Tag Archives: mercy

Lent 2017, day 38

lenten-reflections-on-the-confession-of-belhar“… we usually retreat into judgement instead of mercy, and indifference instead of justice. We are happy to prescribe Micah’s prophecy to others rather than learn it and act accordingly. God created us for connectional living; and those connections cannot thrive when we stay silent in the face of evil and injustice. God wishes to teach the church to do what is good and right–and to do it now.”
Ian McMullen
Lenten Reflections on the Confession of Belhar

This Lenten season I am using a new resource to explore the Belhar Confession: Lenten Reflections on the Confession of Belhar, edited by Kerri N. Allen and Donald K. McKim. The Presbyterian Church (U.S.A.), in which I serve as a teaching elder (pastor), added the Confession of Belhar to our Book of Confessions in 2016. This confession came from the Dutch Reformed Mission Church during its historic struggle against apartheid in South Africa.

See you along the Trail.

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Filed under Antiracism, Books, Lent, Presbyterian Church (U.S.A.)

Lent 2017, day 5

 

lenten-reflections-on-the-confession-of-belhar“We are blessed saints by God. Bound in God’s grace, we live within God’s mercy. In God’s mercy, we need to build up instead of tear down. We show God’s mercy to each other through forgiveness. Lent reminds us of the important role forgiveness plays in unity. To forgive others is crucial in situations of conflict, as is accepting forgiveness offered to us. Mercy and forgiveness are essential.”
Grace Ji-Sun Kim
Lenten Reflections on the Confession of Belhar

May I have the courage to forgive others; the grace to accept forgiveness; and the mercy to forgive myself.

This Lenten season I am using a new resource to explore the Belhar Confession: Lenten Reflections on the Confession of Belhar, edited by Kerri N. Allen and Donald K. McKim. The Presbyterian Church (U.S.A.), in which I serve as a teaching elder (pastor), added the Confession of Belhar to our Book of Confessions in 2016. This confession came from the Dutch Reformed Mission Church during its historic struggle against apartheid in South Africa.

See you along the Trail.

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Filed under Antiracism, Books, Lent, Presbyterian Church (U.S.A.), Uncategorized

Ask for clemency in Oklahoma

Something rare has happened in Oklahoma.

Oklahoma Pardon and Parole Board has voted to recommend clemency (mercy) for a person facing execution. They do not do that often, but they did so by a vote of 4 to 1 in the case of Garry T. Allen. The State of Oklahoma is scheduled to execute Allen on Thursday, April 12, 2012 for his murder of Lawanna Gail Titsworth. A number of reasons are cited to support the vote.

  • Allen does not recall the crime. This could result from either  extreme intoxication and/or being shot in the head when apprehended.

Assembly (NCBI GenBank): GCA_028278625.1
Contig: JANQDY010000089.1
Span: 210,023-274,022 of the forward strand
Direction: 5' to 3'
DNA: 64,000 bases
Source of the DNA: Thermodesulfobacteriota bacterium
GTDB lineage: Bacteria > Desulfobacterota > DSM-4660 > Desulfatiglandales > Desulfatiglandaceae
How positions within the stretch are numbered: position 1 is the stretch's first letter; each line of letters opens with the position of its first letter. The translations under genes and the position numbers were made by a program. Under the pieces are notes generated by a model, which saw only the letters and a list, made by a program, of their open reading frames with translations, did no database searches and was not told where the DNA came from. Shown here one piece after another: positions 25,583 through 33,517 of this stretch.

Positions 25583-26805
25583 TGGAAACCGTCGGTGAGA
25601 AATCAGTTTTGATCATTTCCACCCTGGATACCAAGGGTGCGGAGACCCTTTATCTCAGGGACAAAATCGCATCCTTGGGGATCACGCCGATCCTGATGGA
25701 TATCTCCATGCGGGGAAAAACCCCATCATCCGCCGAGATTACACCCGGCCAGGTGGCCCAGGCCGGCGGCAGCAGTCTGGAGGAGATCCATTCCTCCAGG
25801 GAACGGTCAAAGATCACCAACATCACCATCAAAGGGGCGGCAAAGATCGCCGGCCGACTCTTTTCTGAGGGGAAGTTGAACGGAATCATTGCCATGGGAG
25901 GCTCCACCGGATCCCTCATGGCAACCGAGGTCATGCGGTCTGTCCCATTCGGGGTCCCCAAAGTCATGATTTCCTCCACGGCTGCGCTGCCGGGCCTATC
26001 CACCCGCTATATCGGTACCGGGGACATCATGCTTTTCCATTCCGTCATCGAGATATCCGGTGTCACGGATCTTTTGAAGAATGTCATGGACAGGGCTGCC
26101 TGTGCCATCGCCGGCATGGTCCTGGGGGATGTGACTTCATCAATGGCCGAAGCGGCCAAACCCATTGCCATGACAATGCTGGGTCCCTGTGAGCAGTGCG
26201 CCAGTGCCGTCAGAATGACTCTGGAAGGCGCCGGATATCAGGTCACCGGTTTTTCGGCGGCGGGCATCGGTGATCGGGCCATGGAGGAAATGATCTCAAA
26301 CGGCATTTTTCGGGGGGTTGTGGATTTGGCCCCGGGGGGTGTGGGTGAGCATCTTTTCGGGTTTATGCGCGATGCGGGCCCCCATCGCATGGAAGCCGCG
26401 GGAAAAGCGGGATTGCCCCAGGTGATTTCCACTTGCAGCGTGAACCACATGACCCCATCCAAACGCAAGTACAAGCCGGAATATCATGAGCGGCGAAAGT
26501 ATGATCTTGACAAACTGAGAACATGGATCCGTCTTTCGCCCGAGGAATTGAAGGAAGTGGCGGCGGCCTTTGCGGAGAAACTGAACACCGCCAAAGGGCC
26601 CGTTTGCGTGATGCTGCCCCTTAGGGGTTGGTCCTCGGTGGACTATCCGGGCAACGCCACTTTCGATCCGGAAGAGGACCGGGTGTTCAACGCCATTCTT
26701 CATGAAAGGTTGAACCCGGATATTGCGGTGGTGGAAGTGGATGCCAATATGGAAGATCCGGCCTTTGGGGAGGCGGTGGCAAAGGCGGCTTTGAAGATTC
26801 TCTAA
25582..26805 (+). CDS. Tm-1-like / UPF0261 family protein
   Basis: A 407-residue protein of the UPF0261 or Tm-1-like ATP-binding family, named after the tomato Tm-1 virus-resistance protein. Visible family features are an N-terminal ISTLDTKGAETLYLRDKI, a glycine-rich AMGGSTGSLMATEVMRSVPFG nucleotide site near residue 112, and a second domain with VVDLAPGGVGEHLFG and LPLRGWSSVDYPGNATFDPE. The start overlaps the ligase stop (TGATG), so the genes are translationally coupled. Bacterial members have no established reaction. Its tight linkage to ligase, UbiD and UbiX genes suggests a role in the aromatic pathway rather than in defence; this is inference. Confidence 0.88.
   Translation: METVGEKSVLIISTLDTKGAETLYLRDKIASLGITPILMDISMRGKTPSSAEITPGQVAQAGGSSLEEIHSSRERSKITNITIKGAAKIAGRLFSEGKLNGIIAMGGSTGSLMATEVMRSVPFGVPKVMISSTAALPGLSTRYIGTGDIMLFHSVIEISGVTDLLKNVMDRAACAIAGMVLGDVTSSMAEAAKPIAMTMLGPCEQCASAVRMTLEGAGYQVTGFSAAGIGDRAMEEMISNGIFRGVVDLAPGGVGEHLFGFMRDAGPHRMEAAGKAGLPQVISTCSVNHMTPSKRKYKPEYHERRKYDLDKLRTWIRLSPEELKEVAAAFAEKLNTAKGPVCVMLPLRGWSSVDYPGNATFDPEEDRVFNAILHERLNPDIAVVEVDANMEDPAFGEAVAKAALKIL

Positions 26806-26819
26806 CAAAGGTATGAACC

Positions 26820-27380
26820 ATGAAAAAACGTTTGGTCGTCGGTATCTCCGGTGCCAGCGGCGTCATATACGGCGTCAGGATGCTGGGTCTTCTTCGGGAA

• Despite this lack of memory, Allen has accepted responsibility for shooting Lawanna Gail Titsworth in a domestic dispute.
  • His behavior during the shooting when Allen asked Titsworth her if she was all right, and later, at the hospital, he asked where she was point to Allen being mentally impaired at the time of the crime.
  • Allen’s family reported instances of delusional thinking even as a child. It is also reported that he suffered head injuries during a beating. It is further reported that the “frontal lobe of Allen’s brain, the part involved in planning and moderating behavior, is damaged, perhaps because of earlier head injuries or perhaps because of the gunshot in the head, or both.”
  • Allen accepts the fact that he killed Titsworth – though he does not remember but was told by others that he committed the crime. In an effort to spare both Titsworth’s and his own family painful legal proceedings, Allen plead guilty to the crime.

I grieve for the family, friends, and all who loved Lawanna Gail Titworth. They have suffered a loss I cannot imagine.

But I fail to see how executing Garry T. Allen serves a purpose other than revenge. And the State of Oklahoma – any state – should be better than that. The State of Oklahoma should not execute this mentally ill and remorseful man. He should serve the remainder of his life in an appropriate state facility.

I signed a petition asking Governor Mary Fallin of Oklahoma to show mercy and, as the Oklahoma Pardon and Parole Board recommends, to grant clemency to Gary T. Allen.

You too can sign the petition.

See you along the Trail.

I regret that I have not made time to address issues of capital punishment and the death penalty over the last couple months.

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Filed under Capital Punishment, Death Penalty, Human Rights